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Author (up) Amaral, S.; Monteiro, A.M.V.; Camara, G.; Quintanilha, J.A. url  doi
openurl 
  Title DMSP/OLS night-time light imagery for urban population estimates in the Brazilian Amazon Type Journal Article
  Year 2006 Publication International Journal of Remote Sensing Abbreviated Journal International Journal of Remote Sensing  
  Volume 27 Issue 5 Pages 855-870  
  Keywords Remote Sensing  
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  Language Summary Language Original Title  
  Series Editor Series Title Abbreviated Series Title  
  Series Volume Series Issue Edition  
  ISSN 0143-1161 ISBN Medium  
  Area Expedition Conference  
  Notes Approved no  
  Call Number LoNNe @ kagoburian @ Serial 701  
Permanent link to this record
 

 
Author (up) Anderson, S.J.; Tuttle, B.T.; Powell, R.L.; Sutton, P.C. url  doi
openurl 
  Title Characterizing relationships between population density and nighttime imagery for Denver, Colorado: issues of scale and representation Type Journal Article
  Year 2010 Publication International Journal of Remote Sensing Abbreviated Journal International Journal of Remote Sensing  
  Volume 31 Issue 21 Pages 5733-5746  
  Keywords Remote Sensing  
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  Language Summary Language Original Title  
  Series Editor Series Title Abbreviated Series Title  
  Series Volume Series Issue Edition  
  ISSN 0143-1161 ISBN Medium  
  Area Expedition Conference  
  Notes Approved no  
  Call Number LoNNe @ kagoburian @ Serial 702  
Permanent link to this record
 

 
Author (up) Elvidge, C.D.; Baugh, K.; Zhizhin, M.; Hsu, F.C.; Ghosh, T. url  doi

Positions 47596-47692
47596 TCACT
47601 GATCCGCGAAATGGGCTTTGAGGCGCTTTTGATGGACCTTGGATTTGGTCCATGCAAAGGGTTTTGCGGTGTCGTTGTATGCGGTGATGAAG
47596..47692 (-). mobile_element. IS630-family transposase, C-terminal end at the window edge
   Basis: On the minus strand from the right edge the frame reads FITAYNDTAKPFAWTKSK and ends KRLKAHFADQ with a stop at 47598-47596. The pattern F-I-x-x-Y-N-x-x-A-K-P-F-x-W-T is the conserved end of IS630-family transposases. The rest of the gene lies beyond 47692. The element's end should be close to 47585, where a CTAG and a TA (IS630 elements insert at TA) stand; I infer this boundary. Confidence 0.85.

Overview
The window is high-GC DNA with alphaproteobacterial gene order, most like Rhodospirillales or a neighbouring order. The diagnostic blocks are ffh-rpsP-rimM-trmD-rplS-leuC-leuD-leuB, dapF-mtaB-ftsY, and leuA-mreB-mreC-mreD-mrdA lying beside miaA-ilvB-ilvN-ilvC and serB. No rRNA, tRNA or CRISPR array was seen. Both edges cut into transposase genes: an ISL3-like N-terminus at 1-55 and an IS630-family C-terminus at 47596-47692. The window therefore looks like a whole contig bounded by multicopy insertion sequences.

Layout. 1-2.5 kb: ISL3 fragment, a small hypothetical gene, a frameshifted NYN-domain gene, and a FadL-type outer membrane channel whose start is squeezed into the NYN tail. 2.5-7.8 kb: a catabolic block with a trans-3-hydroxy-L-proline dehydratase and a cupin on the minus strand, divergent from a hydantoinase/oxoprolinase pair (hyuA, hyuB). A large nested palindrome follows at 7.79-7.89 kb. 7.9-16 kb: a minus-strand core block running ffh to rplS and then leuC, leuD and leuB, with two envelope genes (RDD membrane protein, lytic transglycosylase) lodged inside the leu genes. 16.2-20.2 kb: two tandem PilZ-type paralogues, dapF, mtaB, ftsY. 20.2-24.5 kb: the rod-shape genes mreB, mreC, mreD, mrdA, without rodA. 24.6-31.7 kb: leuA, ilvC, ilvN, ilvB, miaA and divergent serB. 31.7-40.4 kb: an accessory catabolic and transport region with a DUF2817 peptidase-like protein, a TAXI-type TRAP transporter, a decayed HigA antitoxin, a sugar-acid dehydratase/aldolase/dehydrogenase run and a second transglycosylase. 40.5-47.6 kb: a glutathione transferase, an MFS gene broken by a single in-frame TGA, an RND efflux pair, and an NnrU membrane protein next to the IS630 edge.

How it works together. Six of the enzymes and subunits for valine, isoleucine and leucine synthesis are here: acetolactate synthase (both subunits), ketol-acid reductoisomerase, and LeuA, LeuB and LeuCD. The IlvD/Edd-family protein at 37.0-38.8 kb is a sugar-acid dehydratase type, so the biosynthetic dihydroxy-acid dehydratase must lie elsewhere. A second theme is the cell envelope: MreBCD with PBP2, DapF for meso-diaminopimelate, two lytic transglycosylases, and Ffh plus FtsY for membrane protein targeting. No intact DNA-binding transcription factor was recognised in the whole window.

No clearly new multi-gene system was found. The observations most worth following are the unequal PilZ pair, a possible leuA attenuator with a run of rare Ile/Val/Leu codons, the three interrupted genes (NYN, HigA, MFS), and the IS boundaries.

openurl 
  Title VIIRS night-time lights Type Journal Article
  Year 2017 Publication International Journal of Remote Sensing Abbreviated Journal International Journal of Remote Sensing  
  Volume 38 Issue 21 Pages 5860-5879  
  Keywords Remote Sensing  
  Abstract The Visible Infrared Imaging Radiometer Suite (VIIRS) Day/Night Band (DNB) collects global low-light imaging data that have significant improvements over comparable data collected for 40 years by the DMSP Operational Linescan System. One of the prominent features of DNB data is the detection of electric lighting present on the Earth’s surface. Most of these lights are from human settlements. VIIRS collects source data that could be used to generate monthly and annual science grade global radiance maps of human settlements with electric lighting. There are a substantial number of steps involved in producing a product that has been cleaned to exclude background noise, solar and lunar contamination, data degraded by cloud cover, and features unrelated to electric lighting (e.g. fires, flares, volcanoes). This article describes the algorithms developed for the production of high-quality global VIIRS night-time lights. There is a broad base of science users for VIIRS night-time lights products, ranging from land-use scientists, urban geographers, ecologists, carbon modellers, astronomers, demographers, economists, and social scientists.